Meet Amisha. Amisha Agarwal is a Carleton alumna (BScHons/12), a mentor in Carleton’s Alumni Mentors program and a methodologist and team lead at CHEO.
2020 is a big year for Amisha. On April 1, she celebrated a milestone birthday—the big 3-0. As her special day approached, she knew she wanted to do something a little different to celebrate this year.
“I look forward to my birthday every year—even more so this year, as it was my 30th,” Amisha admits. “As this was a big birthday, I wanted to do something special. I wanted to differentiate this birthday from past birthdays and set the tone for the next decade of my life. So I asked my friends and family to bring to my party a few items for the Ottawa Food Bank instead of cards or presents.
“I’ve always enjoyed fundraising. I was part of many fundraisers growing up and in university, but I haven’t been as active lately. I thought this would be a great way to get back into it, and to encourage my friends and family to get involved, too. I thought it would be fun to collect and donate 30 bags for my 30th birthday, so I called the event ‘30 for 30’!”
Unfortunately for Amisha—and as has been the case for many of us—the coronavirus threw a wrench in her plans.
“I had been planning this fundraiser since January, and I was very much looking forward to it,” Amisha recalls. “When COVID-19 struck, I obviously had to adjust my plans—but I was determined to find a way to make it work.
“I saw a post in mid-March by the Ottawa Food Bank that said it needed more help than ever; many of its pre-planned fundraisers were being cancelled or postponed, and the demand for its services was increasing due to the situation. That added fuel to the fire in me and made me even more determined to carry out my plans.”
After giving it some thought, the idea dawned on her. “I thought to myself ‘what is the one outing that people are still doing?’”
The answer? Groceries.
Amisha got to work on creating a virtual birthday party invitation, asking friends and family to pick up a few extra items on their next grocery run. The location of the party, she says, was indicated as ‘my porch or yours,’ meaning party ‘guests’ could drop off the items on her front porch or simply leave them on their own porch for pick-up by Amisha.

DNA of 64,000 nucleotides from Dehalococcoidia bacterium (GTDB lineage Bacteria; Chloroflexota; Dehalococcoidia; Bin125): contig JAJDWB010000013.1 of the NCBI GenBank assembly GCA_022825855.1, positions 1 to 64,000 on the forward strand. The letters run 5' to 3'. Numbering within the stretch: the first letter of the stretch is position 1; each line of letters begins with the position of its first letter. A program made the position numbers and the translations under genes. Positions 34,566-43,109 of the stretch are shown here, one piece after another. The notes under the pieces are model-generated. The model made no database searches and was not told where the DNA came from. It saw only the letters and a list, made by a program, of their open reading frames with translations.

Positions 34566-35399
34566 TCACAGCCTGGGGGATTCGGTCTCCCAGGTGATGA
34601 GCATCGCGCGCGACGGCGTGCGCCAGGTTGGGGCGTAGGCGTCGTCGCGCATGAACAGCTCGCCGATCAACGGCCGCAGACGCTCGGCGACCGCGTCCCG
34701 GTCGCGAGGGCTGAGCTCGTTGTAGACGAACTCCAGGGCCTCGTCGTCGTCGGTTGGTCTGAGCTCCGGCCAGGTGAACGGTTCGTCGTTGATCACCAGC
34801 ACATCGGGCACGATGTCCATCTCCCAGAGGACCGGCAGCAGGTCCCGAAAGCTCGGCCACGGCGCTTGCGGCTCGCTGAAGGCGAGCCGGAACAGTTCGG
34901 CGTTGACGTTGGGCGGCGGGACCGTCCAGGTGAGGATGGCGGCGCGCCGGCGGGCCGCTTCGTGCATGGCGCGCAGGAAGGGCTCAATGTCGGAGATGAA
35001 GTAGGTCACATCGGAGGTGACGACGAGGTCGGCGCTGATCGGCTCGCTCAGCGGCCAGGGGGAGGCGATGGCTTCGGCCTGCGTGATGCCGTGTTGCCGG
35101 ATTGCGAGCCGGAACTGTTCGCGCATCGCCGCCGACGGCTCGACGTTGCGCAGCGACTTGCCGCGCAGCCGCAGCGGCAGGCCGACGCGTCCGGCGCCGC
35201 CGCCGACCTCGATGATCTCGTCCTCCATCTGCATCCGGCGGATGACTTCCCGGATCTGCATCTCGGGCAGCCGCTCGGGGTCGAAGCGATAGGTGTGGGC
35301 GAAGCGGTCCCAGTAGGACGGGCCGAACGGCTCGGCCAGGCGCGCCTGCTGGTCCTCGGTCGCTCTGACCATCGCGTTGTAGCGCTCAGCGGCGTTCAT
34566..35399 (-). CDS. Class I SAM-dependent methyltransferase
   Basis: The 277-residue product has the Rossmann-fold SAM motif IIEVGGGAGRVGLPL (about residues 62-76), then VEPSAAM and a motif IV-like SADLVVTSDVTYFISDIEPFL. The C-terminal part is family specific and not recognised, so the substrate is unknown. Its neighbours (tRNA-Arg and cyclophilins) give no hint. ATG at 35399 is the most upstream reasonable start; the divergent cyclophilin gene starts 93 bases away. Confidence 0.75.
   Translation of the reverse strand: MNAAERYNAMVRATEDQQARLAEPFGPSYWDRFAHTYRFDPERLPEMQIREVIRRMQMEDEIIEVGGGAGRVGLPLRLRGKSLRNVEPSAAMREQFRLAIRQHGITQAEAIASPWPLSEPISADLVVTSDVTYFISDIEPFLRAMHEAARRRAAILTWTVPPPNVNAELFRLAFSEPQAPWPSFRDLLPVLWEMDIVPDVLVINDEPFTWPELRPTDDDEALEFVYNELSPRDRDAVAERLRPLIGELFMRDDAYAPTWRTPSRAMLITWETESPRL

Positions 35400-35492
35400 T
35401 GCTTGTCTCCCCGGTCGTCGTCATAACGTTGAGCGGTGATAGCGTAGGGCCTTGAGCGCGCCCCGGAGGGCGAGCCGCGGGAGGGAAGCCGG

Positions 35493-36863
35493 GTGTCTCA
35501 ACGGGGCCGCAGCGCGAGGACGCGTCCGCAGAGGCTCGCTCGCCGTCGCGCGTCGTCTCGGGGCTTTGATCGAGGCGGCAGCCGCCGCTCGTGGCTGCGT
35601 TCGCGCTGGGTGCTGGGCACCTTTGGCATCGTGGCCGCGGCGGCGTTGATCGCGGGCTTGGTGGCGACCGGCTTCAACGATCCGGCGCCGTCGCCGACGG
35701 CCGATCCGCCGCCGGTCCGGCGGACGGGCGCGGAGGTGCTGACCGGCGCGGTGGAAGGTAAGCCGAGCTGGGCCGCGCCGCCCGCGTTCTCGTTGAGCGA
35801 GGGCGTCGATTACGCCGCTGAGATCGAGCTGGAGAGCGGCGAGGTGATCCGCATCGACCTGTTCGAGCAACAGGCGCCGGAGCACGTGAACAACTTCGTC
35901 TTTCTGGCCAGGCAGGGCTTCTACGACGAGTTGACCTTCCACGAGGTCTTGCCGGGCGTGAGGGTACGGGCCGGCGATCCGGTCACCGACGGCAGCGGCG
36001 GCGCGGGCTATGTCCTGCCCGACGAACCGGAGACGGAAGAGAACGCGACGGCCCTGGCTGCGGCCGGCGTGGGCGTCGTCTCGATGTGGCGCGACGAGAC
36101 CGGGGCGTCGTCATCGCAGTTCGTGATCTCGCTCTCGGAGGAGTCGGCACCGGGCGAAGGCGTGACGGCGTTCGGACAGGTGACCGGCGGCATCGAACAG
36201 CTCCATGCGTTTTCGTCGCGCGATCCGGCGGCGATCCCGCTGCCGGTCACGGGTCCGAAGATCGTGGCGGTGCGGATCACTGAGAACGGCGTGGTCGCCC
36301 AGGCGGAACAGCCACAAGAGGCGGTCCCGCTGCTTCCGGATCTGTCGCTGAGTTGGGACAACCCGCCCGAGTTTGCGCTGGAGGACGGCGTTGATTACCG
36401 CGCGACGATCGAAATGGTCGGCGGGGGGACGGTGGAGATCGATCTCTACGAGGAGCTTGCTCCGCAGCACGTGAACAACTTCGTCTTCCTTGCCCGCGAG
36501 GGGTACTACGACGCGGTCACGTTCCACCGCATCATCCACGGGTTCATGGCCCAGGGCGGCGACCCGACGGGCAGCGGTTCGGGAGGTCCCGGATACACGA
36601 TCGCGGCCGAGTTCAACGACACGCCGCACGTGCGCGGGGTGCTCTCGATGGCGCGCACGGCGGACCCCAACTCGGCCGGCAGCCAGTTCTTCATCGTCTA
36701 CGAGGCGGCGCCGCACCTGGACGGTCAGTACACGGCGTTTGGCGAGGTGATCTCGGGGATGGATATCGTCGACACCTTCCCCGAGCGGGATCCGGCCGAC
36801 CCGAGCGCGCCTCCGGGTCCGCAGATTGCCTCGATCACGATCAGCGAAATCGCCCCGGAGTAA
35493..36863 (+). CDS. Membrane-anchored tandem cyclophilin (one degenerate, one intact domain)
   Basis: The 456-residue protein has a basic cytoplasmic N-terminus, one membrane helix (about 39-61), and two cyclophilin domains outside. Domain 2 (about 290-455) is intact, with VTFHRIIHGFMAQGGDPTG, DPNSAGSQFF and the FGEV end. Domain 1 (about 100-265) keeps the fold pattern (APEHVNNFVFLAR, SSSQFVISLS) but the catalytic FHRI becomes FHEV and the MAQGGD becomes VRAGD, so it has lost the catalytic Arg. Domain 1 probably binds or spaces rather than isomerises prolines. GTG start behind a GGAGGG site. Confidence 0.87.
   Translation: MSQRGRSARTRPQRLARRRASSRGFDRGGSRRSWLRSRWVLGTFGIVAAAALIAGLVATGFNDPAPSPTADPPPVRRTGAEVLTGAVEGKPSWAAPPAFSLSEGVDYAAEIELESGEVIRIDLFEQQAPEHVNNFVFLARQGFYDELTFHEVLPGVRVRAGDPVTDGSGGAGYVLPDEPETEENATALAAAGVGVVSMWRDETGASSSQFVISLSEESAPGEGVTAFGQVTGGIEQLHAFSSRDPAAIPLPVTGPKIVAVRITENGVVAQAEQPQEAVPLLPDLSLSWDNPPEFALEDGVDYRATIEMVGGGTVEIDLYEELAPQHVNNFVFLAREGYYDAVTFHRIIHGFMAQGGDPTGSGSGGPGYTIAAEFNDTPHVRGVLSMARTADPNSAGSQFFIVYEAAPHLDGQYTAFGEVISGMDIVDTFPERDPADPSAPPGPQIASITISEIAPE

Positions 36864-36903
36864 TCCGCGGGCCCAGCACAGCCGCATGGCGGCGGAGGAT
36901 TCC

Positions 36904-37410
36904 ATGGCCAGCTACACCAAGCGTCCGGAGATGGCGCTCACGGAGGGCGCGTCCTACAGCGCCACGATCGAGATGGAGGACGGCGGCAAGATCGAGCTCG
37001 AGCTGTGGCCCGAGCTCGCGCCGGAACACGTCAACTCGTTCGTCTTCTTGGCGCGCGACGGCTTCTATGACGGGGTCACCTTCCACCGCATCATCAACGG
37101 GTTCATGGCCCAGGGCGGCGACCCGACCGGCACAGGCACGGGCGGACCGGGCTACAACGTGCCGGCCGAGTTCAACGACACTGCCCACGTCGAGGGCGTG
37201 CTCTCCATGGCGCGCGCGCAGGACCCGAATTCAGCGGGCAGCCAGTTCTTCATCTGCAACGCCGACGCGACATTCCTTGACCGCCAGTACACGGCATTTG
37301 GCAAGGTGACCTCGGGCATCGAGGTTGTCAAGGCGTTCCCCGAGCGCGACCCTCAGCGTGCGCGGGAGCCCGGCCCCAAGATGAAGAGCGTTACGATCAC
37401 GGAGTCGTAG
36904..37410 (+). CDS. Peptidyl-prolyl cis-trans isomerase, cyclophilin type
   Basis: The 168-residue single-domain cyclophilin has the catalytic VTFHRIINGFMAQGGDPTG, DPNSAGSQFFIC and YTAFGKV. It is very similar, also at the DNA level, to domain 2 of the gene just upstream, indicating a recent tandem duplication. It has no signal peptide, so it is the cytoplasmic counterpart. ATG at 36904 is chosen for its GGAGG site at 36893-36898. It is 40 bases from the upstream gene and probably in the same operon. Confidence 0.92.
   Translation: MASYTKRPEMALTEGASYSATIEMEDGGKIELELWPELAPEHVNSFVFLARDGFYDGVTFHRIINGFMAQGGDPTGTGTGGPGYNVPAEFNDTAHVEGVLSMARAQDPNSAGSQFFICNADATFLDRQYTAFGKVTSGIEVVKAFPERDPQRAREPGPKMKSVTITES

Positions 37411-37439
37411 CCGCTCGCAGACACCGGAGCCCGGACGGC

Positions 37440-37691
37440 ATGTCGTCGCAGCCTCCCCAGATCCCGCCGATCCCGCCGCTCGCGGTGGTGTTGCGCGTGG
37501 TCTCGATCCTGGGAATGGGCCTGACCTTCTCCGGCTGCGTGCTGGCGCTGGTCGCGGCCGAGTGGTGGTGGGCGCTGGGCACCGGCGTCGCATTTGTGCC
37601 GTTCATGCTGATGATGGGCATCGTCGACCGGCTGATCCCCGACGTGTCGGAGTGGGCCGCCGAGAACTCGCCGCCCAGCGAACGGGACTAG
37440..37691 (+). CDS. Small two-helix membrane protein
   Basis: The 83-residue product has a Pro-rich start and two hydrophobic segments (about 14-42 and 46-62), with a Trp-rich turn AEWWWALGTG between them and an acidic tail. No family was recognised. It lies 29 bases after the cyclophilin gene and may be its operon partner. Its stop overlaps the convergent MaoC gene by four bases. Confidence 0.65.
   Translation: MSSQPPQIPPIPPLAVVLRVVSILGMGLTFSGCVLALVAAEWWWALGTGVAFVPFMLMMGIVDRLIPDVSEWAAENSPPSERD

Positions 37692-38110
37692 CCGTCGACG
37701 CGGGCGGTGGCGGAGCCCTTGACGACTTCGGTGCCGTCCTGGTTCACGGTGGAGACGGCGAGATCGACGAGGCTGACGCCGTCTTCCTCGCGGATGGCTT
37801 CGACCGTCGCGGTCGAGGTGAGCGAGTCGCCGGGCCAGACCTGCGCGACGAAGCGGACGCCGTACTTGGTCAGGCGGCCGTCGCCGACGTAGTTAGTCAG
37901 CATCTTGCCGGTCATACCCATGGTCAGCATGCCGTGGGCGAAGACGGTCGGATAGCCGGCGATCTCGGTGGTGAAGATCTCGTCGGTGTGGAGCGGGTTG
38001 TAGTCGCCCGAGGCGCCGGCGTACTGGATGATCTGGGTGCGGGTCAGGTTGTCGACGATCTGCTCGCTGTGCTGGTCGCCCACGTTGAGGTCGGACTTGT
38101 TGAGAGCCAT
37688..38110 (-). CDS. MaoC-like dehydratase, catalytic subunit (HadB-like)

Throughout the entire month of April, Amisha’s friends and family stopped by to participate in her birthday fundraising challenge.
“It went so well,” Amisha says of the fundraiser. “I actually surpassed my goal—the 30 bags were overflowing with items, and there were even extra items that couldn’t fit in the bags. It felt so good knowing that we were helping a wonderful organization that protects and provides food and other essential items to our community’s most vulnerable families.”
The fundraiser, she says, was the perfect way to celebrate her birthday and ring in her 30s.
“Since my friends were coming by to drop off items for the Food Bank anyway, many of them brought me baked goods and other treats, too. We had a lot of fun chatting from afar and having driveway dance parties. In addition to doing something good for my community, I essentially got to celebrate my birthday with my friends and family—from a safe distance—all month long!”
While Amisha decided to lead this fundraising initiative for her own personal reasons, she does hope that it will inspire others to give back.
“I hope that this experiment of mine will show people how possible and relatively simple it is to carry out something like this,” she says. “Some people may not be able to make financial-based donations right now, but there are many opportunities to donate your time—whether it’s something small like checking in with family and friends, or volunteering with organizations that need extra help.
“I work at CHEO in a non-essential role and I have been volunteering regularly to help make PPE. You could participate in things like CHEO’s #sewhelpful campaign, where you sew masks to be donated. Or you could donate blood for the first time, like my sister (Kajal Agarwal) and cousin (Aanchal Agarwal) just did. There are so many great initiatives going on in the city—you just have to find one that works for you.”
Her advice to others during this time is to focus on the silver linings.
“I’m a very active and on-the-go type of person, and I struggle with just sitting still. This stay-at-home order has forced me to slow down—and it’s been a blessing in disguise for my body and mind. I’ve started practicing mindfulness every morning, which is something I’ve wanted to do for a while; I now have the time to do it on a consistent basis. It’s amazing how just 10-15 minutes of focusing on your breath can change your mood for the rest of the day.
“Meditation may not be your thing, and that’s ok. Find what makes you feel happy, useful and positive during this time and do it!”
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